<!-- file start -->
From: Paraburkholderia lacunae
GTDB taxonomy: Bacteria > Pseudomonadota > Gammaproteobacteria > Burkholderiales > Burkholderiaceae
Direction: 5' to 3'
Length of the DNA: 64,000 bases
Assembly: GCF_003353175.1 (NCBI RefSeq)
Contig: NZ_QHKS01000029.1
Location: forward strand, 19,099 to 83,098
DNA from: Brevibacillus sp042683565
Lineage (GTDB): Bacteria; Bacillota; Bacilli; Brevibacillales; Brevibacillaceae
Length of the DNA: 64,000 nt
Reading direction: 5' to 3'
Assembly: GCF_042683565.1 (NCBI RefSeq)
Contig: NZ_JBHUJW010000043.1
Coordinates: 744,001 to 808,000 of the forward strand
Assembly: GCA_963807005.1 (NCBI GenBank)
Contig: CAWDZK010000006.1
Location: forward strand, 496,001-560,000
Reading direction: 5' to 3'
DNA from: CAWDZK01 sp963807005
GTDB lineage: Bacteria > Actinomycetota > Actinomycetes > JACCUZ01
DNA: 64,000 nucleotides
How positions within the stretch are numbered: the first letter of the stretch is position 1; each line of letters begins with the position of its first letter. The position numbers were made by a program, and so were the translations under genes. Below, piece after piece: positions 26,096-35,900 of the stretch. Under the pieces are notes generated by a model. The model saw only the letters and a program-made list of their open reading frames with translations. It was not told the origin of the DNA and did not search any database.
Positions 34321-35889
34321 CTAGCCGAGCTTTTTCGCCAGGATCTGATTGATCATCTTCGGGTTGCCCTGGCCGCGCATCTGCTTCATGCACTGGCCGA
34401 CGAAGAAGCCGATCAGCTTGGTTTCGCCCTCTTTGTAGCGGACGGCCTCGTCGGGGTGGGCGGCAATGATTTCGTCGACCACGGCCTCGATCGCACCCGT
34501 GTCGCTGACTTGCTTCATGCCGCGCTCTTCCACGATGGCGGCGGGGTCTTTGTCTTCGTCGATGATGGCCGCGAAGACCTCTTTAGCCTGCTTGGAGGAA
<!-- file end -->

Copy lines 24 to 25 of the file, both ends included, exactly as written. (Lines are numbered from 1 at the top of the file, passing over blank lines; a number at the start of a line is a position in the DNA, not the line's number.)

34321 CTAGCCGAGCTTTTTCGCCAGGATCTGATTGATCATCTTCGGGTTGCCCTGGCCGCGCATCTGCTTCATGCACTGGCCGA
34401 CGAAGAAGCCGATCAGCTTGGTTTCGCCCTCTTTGTAGCGGACGGCCTCGTCGGGGTGGGCGGCAATGATTTCGTCGACCACGGCCTCGATCGCACCCGT